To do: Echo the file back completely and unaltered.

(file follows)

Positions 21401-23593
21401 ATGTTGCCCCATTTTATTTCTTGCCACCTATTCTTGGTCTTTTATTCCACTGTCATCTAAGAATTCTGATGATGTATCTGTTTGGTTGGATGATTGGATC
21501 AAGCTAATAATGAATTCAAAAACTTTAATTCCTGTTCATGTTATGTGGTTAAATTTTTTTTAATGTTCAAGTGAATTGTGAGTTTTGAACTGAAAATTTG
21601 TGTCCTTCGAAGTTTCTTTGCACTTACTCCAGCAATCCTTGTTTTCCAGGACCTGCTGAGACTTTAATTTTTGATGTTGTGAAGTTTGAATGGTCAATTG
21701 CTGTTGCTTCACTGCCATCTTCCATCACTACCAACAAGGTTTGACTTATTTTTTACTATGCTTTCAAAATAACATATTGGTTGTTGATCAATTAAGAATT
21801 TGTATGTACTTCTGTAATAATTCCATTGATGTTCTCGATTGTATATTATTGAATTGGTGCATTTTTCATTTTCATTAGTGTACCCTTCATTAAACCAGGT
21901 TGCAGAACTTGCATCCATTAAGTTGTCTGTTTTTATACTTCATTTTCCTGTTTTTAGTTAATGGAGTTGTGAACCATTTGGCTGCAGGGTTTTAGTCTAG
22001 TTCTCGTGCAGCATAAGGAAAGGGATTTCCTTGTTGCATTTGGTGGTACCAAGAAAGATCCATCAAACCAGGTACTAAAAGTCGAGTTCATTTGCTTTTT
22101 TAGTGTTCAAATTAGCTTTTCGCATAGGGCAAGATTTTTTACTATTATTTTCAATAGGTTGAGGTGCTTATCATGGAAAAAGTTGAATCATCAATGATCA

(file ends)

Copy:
Positions 21401-23593
21401 ATGTTGCCCCATTTTATTTCTTGCCACCTATTCTTGGTCTTTTATTCCACTGTCATCTAAGAATTCTGATGATGTATCTGTTTGGTTGGATGATTGGATC
21501 AAGCTAATAATGAATTCAAAAACTTTAATTCCTGTTCATGTTATGTGGTTAAATTTTTTTTAATGTTCAAGTGAATTGTGAGTTTTGAACTGAAAATTTG
21601 TGTCCTTCGAAGTTTCTTTGCACTTACTCCAGCAATCCTTGTTTTCCAGGACCTGCTGAGACTTTAATTTTTGATGTTGTGAAGTTTGAATGGTCAATTG
21701 CTGTTGCTTCACTGCCATCTTCCATCACTACCAACAAGGTTTGACTTATTTTTTACTATGCTTTCAAAATAACATATTGGTTGTTGATCAATTAAGAATT
21801 TGTATGTACTTCTGTAATAATTCCATTGATGTTCTCGATTGTATATTATTGAATTGGTGCATTTTTCATTTTCATTAGTGTACCCTTCATTAAACCAGGT
21901 TGCAGAACTTGCATCCATTAAGTTGTCTGTTTTTATACTTCATTTTCCTGTTTTTAGTTAATGGAGTTGTGAACCATTTGGCTGCAGGGTTTTAGTCTAG
22001 TTCTCGTGCAGCATAAGGAAAGGGATTTCCTTGTTGCATTTGGTGGTACCAAGAAAGATCCATCAAACCAGGTACTAAAAGTCGAGTTCATTTGCTTTTT
22101 TAGTGTTCAAATTAGCTTTTCGCATAGGGCAAGATTTTTTACTATTATTTTCAATAGGTTGAGGTGCTTATCATGGAAAAAGTTGAATCATCAATGATCA